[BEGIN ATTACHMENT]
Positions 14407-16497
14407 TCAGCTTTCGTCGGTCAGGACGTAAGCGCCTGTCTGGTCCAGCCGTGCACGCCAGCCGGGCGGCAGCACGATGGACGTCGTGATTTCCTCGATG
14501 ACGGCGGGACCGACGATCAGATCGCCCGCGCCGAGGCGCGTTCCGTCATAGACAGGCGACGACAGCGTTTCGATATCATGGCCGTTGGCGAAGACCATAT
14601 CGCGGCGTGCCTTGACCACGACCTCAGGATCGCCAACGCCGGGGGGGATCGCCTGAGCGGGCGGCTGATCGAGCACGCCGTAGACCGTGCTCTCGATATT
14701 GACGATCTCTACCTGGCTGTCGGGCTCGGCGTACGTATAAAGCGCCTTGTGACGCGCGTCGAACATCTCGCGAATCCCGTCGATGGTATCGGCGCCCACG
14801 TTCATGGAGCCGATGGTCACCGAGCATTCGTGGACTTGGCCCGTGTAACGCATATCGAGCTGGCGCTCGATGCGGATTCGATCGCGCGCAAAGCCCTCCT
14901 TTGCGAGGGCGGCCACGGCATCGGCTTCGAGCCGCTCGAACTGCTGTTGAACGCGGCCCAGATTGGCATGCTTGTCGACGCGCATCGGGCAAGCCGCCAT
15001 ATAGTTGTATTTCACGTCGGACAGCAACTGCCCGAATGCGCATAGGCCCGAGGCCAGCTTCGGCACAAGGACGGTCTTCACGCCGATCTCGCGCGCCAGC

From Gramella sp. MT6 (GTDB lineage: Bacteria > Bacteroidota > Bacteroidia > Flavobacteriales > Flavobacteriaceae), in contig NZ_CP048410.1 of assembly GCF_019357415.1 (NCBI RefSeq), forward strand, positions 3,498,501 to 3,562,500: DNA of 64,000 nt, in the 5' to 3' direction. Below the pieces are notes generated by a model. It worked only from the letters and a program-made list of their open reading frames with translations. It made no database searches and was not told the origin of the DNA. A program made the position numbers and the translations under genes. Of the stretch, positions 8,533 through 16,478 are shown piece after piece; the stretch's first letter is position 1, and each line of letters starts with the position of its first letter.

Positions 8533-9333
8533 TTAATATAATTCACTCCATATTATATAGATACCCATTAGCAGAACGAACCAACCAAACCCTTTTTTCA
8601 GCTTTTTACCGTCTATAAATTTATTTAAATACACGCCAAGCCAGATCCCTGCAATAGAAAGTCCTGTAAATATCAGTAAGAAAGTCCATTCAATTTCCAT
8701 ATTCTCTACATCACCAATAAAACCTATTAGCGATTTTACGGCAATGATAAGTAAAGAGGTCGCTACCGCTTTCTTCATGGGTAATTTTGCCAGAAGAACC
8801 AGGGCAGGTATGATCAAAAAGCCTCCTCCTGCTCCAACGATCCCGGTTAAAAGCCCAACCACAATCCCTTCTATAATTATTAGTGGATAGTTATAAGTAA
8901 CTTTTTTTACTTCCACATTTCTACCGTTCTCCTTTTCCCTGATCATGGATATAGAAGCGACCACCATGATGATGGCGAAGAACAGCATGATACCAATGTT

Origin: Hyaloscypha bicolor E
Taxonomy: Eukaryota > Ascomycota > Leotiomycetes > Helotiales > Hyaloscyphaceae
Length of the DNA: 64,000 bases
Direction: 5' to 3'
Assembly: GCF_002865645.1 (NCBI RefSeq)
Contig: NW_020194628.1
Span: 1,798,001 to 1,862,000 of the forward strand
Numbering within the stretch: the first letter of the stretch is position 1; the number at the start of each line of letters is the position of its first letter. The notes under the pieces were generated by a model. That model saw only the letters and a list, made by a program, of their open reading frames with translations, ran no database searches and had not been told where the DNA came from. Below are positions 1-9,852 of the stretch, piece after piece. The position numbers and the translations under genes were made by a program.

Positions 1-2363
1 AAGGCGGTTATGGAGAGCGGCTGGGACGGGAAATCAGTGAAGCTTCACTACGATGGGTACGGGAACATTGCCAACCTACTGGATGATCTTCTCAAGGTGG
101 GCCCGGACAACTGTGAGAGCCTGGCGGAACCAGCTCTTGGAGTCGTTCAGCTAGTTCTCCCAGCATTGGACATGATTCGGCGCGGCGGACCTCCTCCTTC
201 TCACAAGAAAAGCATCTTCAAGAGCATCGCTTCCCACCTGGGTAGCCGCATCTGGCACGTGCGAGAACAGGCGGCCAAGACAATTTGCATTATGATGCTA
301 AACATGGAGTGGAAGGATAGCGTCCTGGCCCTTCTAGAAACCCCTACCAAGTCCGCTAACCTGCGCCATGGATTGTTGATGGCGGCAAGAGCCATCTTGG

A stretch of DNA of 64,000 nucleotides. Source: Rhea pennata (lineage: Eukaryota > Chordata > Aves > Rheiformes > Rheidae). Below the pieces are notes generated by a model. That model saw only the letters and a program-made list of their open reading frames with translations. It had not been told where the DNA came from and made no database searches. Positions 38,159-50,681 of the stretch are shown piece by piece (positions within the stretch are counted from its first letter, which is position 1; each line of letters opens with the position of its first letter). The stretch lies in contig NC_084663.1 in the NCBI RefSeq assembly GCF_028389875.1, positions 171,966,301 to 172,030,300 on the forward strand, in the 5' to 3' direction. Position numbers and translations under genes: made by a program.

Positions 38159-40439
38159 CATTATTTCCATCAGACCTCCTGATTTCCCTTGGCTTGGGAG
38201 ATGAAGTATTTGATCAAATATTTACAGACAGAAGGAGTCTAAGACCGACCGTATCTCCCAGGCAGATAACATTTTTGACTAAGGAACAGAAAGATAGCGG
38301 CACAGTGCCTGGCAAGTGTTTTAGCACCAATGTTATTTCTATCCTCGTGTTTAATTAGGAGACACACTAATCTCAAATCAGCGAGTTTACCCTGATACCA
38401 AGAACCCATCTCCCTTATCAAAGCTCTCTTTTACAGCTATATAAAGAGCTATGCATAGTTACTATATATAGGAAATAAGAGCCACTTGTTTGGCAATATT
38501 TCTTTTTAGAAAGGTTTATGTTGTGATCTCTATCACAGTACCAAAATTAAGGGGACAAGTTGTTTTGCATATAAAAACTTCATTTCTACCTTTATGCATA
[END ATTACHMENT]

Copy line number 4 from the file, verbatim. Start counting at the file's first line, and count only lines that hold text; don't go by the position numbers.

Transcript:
14601 CGCGGCGTGCCTTGACCACGACCTCAGGATCGCCAACGCCGGGGGGGATCGCCTGAGCGGGCGGCTGATCGAGCACGCCGTAGACCGTGCTCTCGATATT